The only certainty with Italy’s anticipated election will be uncertainty.
Following Germany’s vote in September last year, it’s now the Italians who are headed to the ballot box this Sunday, with the outcome expected to be even messier than Berlin’s — which, incidentally, is still being pieced together by Chancellor Angela Merkel and her coalition partners.
Polls have pointed to a hung parliament where no one party will gain a majority to govern alone; but voter surveys have tended historically to be misleading in Italy.
A center-right coalition featuring Forza Italia, led by former Prime Minister Silvio Berlusconi, and Lega Nord, an anti-immigrant and anti-systemic party, is seen as being the strongest coalition, but the polls suggest that it will still not get sufficient seats to form a majority government.
Lorenzo Codogno, an economist at LC Macro Advisors, put it bluntly in a research note at the end of last week: “The outcome of the Italian elections remains highly uncertain.”
His note traced how Italy became the most Euroskeptic of all the euro zone nations and highlighted that immigration had become the main topic of this current political campaign. He also stated plainly that budgetary issues would be at the forefront of any winning party’s plans, and reminded readers that Italy still needed to find a solution to an “undercapitalized banking system burdened by a mountain of non-performing loans.”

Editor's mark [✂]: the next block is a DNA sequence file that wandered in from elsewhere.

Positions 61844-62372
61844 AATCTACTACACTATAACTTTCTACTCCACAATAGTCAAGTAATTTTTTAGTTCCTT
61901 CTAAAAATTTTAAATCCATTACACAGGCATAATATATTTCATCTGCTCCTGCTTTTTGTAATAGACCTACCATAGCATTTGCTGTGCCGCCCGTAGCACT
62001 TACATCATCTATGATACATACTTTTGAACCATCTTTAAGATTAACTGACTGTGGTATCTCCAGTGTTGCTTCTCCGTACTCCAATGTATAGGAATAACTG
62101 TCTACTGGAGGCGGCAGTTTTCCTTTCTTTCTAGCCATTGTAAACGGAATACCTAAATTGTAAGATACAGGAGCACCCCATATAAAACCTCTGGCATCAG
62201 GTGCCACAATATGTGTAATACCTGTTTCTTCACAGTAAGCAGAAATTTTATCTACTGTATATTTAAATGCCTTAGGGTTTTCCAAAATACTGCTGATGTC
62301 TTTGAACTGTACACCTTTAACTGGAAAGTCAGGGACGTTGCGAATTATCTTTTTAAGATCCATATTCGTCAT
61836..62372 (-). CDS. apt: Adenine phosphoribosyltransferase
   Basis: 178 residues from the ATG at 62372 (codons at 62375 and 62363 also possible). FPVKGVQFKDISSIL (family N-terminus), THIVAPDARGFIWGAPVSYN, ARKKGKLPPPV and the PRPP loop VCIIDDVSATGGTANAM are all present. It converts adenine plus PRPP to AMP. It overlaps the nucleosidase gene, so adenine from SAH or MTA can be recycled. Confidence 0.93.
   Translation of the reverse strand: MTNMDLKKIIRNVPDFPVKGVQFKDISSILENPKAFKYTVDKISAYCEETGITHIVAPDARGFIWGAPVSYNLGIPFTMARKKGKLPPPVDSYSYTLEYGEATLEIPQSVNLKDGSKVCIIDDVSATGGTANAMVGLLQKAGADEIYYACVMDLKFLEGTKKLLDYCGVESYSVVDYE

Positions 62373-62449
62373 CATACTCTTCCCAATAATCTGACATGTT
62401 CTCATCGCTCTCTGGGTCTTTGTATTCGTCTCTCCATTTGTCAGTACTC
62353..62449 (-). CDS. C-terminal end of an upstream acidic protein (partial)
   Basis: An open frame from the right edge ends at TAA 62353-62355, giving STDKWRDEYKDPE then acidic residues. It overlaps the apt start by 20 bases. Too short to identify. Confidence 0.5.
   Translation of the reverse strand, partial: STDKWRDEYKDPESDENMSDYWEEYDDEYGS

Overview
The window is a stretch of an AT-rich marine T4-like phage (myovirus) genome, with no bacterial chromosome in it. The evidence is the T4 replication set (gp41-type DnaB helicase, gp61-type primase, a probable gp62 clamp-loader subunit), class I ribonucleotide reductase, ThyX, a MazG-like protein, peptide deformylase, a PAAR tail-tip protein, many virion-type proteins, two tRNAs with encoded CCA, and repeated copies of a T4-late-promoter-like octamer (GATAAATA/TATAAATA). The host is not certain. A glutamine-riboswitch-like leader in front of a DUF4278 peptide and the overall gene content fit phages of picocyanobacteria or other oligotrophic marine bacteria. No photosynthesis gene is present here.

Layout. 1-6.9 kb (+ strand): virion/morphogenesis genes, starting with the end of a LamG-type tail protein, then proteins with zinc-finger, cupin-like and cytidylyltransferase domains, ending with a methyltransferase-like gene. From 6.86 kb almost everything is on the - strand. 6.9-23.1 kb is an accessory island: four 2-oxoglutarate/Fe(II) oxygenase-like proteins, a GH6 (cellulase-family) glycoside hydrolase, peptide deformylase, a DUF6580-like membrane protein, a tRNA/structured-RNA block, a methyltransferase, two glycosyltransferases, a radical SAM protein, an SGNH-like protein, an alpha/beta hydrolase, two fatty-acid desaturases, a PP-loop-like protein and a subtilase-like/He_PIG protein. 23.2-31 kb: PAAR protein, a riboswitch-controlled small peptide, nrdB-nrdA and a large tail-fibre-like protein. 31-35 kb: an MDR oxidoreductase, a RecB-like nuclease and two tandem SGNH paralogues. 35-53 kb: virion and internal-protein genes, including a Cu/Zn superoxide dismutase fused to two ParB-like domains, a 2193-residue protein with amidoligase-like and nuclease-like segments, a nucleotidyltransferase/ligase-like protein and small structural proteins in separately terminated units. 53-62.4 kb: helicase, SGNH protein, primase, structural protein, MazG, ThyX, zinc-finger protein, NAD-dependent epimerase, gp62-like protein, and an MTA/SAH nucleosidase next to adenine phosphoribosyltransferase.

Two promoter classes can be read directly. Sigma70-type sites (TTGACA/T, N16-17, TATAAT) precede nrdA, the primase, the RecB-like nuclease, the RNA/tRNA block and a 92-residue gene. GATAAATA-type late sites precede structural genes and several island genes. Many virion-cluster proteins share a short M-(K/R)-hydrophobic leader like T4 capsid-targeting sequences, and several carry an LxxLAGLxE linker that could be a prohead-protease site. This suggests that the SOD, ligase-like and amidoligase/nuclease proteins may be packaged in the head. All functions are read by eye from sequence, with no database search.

Italy’s fragile economy is why this election is so very different to Germany’s and why many analysts singled out this vote at the start of the year as being a major a risk factor for 2018. Germany’s political mess caused little distress in European stock markets in 2017, but Italy is a different prospect.
UBS, which as a bank is quite bullish on these elections, offered a warning for equity investors. A global research team at the Swiss bank has a central scenario that does not factor in any macro or political shock, but in a note Friday it said it “cannot fully rule out tail risk,” which could trigger a 10 to 15 percent downside for Italian equities relative to other benchmarks in Europe.
The bank suggested that Italian sovereign bonds should be carefully watched and any sharp rise, when compared to Germany’s yields, is traditionally bad for the country’s equity markets.
“If spreads (the difference between the two yields) fall on a palatable outcome, Italian equities should do relatively well — and, of course, vice versa if spreads rise,” the team of analysts said in the note.
And guess what? Spreads are already rising ahead of the vote. Reuters noted Friday that Italian 10-year bond yields were up 10 basis points last week, leaving the gap between those of benchmark euro zone issuer Germany at around 140 basis points, its widest since January.
The relative stock market robustness from Germany’s political disarray might not be so clean over in Italy.